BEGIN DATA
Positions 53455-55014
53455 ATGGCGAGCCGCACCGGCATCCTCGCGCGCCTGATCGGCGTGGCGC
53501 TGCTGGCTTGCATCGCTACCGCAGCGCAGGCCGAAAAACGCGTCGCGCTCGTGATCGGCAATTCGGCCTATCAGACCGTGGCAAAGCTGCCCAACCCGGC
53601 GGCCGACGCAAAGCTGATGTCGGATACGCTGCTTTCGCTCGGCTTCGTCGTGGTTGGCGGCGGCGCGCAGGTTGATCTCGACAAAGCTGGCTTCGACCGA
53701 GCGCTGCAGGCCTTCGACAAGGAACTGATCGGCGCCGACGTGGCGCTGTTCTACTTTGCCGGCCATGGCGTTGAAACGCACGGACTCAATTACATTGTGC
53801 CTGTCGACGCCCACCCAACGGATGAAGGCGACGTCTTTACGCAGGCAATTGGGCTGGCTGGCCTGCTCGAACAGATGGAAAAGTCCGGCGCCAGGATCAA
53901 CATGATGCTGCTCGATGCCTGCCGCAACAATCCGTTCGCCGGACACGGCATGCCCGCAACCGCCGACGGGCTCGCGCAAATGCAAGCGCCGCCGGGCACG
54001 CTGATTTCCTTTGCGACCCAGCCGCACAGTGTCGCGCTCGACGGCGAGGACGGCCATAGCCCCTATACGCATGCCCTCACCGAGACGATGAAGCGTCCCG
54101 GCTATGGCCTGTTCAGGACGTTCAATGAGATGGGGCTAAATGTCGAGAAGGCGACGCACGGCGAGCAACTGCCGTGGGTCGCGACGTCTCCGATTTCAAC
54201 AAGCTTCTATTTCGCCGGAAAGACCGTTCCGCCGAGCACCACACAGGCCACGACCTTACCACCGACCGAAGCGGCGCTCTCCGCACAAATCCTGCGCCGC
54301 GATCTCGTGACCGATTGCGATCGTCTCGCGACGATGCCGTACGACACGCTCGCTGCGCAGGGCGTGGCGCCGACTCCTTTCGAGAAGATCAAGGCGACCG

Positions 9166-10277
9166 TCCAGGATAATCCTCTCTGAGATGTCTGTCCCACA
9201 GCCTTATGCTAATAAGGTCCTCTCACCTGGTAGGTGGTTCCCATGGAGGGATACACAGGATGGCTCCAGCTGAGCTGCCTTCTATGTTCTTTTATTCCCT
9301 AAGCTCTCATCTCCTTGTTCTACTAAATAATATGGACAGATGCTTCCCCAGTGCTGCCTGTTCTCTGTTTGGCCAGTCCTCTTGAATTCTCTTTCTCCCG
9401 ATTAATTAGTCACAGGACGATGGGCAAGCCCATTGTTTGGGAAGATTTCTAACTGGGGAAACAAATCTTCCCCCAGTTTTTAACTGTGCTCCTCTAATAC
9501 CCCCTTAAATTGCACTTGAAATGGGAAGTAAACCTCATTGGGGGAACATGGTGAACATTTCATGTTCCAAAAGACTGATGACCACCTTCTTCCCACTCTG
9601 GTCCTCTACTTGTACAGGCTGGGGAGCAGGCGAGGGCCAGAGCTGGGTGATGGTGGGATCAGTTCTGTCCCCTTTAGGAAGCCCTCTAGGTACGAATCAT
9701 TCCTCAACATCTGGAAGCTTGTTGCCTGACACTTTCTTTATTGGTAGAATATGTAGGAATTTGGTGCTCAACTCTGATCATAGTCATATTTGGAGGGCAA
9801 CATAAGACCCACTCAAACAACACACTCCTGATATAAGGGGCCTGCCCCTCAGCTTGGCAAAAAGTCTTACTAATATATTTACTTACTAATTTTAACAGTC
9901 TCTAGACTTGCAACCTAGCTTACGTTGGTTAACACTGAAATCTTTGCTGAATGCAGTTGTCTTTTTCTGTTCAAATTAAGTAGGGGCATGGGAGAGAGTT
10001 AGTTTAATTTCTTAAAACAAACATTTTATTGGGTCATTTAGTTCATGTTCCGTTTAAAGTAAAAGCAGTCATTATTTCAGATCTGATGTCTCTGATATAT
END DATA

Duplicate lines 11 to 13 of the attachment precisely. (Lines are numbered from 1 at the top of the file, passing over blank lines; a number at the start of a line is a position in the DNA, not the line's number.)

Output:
54301 GATCTCGTGACCGATTGCGATCGTCTCGCGACGATGCCGTACGACACGCTCGCTGCGCAGGGCGTGGCGCCGACTCCTTTCGAGAAGATCAAGGCGACCG

Positions 9166-10277
9166 TCCAGGATAATCCTCTCTGAGATGTCTGTCCCACA